Since pressure cooking depends on the production of steam, the process cannot easily be used for methods of cooking that produce little steam, such as roasting, pan frying or deep frying. However, the large chicken restaurant chain KFC uses a combination of pressure cooking and frying (see the pressure frying article) where the chicken juices supply the water. Cooking time is reduced substantially, but the breading texture is much softer (less crispy) than that of deep-fried chicken, because moisture remains in the breading.


Foods are cooked much faster by pressure cooking than by other methods, (except for small quantities in microwaves) and with much less water used than boiling, so dishes can be ready sooner. Less energy is required than when boiling, steaming or oven cooking. Since less water is necessary, the foods come to cooking temperature faster.

The food is cooked at a temperature above the normal boiling point of water, killing bacteria and viruses. The pressure cooker can also be used as an effective sterilizer, for jam pots and glass baby bottles for example, or for water while camping.

With pressure cooking, heat is very evenly, deeply, and quickly distributed.

It is not necessary to immerse food in water: Enough water to keep the pressure cooker filled with steam is sufficient. Because of this, vitamins and minerals are not leached (dissolved) away by water, and thus is healthier than other cooking methods.

The pressure cooker speeds cooking considerably at high altitudes, where the low atmospheric pressure otherwise reduces the boiling point of water and hence reduces water's effectiveness for cooking or preparing hot drinks.

Safety features

Pressure cookers have a reputation as a dangerous method of cooking with the risk of explosion. Early pressure cookers equipped with only a primary safety valve were at risk of explosion if poorly maintained, allowing food residues to contaminate the release valve. Modern pressure cookers typically have two or three independent safety valves, as well as some additional safety features, such as an interlock to prevent opening the lid while internal pressure exceeds atmospheric pressure. However there is still a risk of explosion, especially if cookers are not thoroughly and regularly maintained.

The primary safety valve or regulator usually takes the form of a weighted stopper, commonly called "the rocker," or "vent weight". This weighted stopper is lifted by the steam pressure, allowing excess pressure to be relieved. There is a backup pressure release mechanism that may employ any of several different techniques to release pressure quickly if the primary pressure release mechanism fails (for example, if food jams the steam discharge path). One such method is in the form of a hole in the lid blocked by a plug of low melting point alloy; another is a rubber grommet with a metal insert at the center. At a sufficiently high pressure, the grommet will distort and the insert will blow out of its mounting hole, relieving the pressure. If the pressure gets still higher, the grommet itself will blow out. A common safety feature is the design of the gasket, which expands and releases excess pressure downward between the lid and the pot.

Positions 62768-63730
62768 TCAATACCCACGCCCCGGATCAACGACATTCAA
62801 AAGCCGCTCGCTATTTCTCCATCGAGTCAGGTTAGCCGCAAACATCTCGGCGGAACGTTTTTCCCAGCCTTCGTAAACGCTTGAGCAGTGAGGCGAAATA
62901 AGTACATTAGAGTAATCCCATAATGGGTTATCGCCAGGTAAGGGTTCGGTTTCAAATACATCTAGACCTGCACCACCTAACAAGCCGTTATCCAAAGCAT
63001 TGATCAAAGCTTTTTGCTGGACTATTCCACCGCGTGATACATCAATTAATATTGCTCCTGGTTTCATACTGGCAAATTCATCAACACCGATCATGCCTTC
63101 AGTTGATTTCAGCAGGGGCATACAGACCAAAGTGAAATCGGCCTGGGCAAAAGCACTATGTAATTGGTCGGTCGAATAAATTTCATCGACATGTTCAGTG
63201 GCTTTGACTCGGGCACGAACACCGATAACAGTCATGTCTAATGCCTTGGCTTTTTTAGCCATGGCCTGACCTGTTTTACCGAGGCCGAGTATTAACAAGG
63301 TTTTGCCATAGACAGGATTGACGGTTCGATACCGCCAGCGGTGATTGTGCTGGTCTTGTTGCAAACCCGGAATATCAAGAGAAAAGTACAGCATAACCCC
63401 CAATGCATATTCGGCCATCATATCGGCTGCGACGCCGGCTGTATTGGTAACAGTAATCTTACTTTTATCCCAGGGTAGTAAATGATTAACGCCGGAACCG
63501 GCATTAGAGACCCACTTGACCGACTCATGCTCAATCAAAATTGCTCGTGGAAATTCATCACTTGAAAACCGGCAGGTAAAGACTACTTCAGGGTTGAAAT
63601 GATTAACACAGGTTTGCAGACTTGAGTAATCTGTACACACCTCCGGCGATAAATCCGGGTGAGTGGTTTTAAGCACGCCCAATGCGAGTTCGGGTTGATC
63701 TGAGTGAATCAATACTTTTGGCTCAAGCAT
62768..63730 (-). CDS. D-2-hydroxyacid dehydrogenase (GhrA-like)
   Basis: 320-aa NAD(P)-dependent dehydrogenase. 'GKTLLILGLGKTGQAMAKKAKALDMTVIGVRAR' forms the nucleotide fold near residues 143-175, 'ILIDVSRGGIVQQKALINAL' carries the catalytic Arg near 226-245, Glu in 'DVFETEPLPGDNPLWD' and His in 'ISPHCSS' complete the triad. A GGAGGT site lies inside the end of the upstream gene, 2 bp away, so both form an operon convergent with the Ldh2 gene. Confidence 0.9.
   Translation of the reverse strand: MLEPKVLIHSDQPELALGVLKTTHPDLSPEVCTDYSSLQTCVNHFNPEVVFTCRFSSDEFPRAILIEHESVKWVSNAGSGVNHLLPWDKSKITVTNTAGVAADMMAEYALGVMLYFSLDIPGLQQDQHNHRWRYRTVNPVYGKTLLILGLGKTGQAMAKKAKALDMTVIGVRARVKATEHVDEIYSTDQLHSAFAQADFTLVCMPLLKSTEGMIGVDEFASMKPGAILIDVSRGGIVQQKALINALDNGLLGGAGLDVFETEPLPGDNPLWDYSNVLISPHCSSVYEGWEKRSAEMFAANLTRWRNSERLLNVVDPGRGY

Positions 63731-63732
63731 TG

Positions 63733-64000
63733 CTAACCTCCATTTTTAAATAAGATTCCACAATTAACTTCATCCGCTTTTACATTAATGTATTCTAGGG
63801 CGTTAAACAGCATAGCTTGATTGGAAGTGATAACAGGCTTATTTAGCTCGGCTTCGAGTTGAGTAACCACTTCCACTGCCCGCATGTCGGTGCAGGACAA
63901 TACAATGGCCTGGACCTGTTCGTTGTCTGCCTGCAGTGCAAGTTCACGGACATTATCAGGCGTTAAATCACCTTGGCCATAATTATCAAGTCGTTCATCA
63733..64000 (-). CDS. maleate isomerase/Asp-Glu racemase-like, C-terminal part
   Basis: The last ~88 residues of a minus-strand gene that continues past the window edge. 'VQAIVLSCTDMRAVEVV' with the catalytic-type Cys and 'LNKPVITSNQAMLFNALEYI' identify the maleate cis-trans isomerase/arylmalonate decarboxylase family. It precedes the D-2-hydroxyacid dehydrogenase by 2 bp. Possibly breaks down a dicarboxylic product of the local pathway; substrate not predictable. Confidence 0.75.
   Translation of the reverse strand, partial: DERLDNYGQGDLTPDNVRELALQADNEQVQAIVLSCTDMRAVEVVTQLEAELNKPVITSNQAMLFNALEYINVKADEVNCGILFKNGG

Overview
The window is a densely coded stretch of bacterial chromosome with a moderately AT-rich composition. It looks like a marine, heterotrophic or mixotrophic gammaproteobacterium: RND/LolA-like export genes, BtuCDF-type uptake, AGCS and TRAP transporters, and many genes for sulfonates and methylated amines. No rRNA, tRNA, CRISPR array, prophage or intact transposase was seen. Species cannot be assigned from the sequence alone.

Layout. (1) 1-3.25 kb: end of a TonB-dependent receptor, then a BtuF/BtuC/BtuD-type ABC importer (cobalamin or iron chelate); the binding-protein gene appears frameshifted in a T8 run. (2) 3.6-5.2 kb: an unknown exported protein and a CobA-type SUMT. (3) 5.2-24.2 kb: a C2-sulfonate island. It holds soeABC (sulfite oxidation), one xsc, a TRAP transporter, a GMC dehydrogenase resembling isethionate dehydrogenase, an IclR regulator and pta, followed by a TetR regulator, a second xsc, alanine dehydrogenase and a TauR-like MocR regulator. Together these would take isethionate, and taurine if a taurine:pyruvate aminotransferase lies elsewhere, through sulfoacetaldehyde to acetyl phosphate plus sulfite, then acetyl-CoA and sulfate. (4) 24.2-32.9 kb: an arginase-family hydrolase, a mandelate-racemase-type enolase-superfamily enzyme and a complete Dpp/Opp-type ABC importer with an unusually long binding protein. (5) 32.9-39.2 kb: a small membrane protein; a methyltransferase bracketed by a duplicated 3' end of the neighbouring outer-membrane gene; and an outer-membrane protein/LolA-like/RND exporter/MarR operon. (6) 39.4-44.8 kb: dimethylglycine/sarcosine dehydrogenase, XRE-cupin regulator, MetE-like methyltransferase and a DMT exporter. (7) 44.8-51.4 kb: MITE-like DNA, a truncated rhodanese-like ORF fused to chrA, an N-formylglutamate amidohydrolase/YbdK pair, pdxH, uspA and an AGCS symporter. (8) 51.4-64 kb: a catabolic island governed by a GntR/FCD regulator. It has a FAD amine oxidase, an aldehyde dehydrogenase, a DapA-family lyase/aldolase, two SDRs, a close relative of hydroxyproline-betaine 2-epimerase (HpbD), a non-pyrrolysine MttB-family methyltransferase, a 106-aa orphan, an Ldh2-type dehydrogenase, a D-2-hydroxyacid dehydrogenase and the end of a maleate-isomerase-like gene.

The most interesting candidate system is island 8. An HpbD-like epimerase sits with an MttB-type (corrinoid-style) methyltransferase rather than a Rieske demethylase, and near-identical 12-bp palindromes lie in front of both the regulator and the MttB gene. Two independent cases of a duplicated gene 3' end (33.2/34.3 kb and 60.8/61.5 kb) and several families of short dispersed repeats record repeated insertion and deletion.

In some pressure cookers, excess pressure forces the pressure indicator above its housing which releases the pressure upwards.

Use at high altitudes

A pressure cooker is often used by mountain climbers to compensate for the low atmospheric pressure at a very high elevation. Under these circumstances water boils at temperatures significantly below 100 °C (212 °F) and, without the use of a pressure cooker, may leave boiled foods undercooked, as described in Charles Darwin's The Voyage of the Beagle:

At the place where we slept water necessarily boiled, from the diminished pressure of the atmosphere, at a lower temperature than it does in a less lofty country; the case being the converse of that of a Papin's digester. Hence the potatoes, after remaining for some hours in the boiling water, were nearly as hard as ever. The pot was left on the fire all night, and next morning it was boiled again, but yet the potatoes were not cooked."

Lightweight camping/mountaineering pressure cookers are available.[3]

Use in food detoxification

Some food toxins can be reduced by pressure cooking. A Korean study of aflatoxins in rice (associated with Aspergillus fungus) showed that pressure cooking was capable of reducing aflatoxin concentrations to between 12 and 22 % of the amount in the uncooked rice.[4]

See also


  1. ^ If the lid could be removed while the contents are boiling under pressure, it would result in a dangerous frothing and explosion of superheated liquid, likely to severely scald any person in the vicinity of the cooker.
  2. ^ All About Pressure Settings
  3. ^
  4. ^ Food for Thought: Putting the Pressure on Poisons, Science News Online, April 15, 2006

Simple English

File:Pressure cooker oval
A pressure cooker.

A pressure cooker is a type of pot with a very tight lid.

As the liquid in the cooker gets hot, pressure rises. Higher pressure results in a higher boiling point. Pressure cookers allow cooking at higher temperatures, which allows faster cooking.